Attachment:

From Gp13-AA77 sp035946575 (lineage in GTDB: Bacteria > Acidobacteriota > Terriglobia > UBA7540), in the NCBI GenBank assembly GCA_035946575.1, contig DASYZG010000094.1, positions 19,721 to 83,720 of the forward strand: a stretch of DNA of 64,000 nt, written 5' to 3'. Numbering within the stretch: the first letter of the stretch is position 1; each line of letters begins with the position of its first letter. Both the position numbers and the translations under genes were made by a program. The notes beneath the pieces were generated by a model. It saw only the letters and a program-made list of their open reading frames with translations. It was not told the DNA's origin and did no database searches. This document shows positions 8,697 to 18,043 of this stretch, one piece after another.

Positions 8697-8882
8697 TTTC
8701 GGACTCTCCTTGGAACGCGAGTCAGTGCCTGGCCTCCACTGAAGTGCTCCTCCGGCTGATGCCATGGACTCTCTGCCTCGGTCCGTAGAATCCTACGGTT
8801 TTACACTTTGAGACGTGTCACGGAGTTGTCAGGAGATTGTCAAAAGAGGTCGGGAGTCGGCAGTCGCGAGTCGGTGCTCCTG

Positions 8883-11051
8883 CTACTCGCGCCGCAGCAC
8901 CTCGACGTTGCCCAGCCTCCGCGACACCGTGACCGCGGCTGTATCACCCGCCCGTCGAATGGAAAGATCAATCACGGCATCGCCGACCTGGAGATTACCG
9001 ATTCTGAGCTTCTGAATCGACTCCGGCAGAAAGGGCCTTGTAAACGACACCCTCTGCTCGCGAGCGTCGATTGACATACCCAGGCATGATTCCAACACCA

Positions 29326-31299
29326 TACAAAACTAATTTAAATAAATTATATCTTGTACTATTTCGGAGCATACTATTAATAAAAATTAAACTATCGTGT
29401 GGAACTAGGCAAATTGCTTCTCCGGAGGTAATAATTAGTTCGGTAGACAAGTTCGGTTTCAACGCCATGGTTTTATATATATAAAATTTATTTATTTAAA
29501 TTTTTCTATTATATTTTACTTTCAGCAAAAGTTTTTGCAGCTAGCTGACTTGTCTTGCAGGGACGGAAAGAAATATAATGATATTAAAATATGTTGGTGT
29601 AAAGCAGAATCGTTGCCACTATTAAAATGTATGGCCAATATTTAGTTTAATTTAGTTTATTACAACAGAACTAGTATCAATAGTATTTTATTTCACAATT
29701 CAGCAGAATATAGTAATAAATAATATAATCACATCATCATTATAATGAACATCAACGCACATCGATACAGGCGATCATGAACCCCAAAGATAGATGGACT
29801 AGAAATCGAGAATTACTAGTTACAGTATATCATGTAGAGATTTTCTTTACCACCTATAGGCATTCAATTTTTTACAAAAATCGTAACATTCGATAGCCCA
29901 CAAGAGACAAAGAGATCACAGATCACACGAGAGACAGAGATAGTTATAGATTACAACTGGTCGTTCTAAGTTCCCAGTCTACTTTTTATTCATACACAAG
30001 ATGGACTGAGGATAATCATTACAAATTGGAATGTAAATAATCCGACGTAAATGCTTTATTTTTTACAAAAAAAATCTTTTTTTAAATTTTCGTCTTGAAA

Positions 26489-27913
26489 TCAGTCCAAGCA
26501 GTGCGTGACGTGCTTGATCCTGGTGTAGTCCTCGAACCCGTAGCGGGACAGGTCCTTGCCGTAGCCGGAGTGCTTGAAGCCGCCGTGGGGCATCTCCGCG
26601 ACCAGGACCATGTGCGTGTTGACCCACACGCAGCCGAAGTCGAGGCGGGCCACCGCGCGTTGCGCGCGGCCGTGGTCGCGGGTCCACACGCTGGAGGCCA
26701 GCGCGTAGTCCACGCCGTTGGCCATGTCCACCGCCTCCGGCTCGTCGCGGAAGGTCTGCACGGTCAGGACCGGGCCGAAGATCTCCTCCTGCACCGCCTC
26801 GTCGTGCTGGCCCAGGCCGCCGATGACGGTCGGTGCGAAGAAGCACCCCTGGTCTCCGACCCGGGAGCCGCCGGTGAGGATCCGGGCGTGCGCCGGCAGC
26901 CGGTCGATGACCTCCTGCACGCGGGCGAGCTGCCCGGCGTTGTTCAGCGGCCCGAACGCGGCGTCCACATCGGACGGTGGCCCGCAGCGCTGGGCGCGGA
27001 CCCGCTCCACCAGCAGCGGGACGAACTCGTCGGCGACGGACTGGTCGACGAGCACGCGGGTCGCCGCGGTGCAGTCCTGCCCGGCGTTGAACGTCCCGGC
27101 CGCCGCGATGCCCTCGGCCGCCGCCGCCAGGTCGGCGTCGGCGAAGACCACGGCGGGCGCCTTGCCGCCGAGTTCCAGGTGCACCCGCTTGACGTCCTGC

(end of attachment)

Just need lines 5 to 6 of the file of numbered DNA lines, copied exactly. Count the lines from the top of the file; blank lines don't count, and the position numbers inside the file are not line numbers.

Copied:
8801 TTACACTTTGAGACGTGTCACGGAGTTGTCAGGAGATTGTCAAAAGAGGTCGGGAGTCGGCAGTCGCGAGTCGGTGCTCCTG

Positions 8883-11051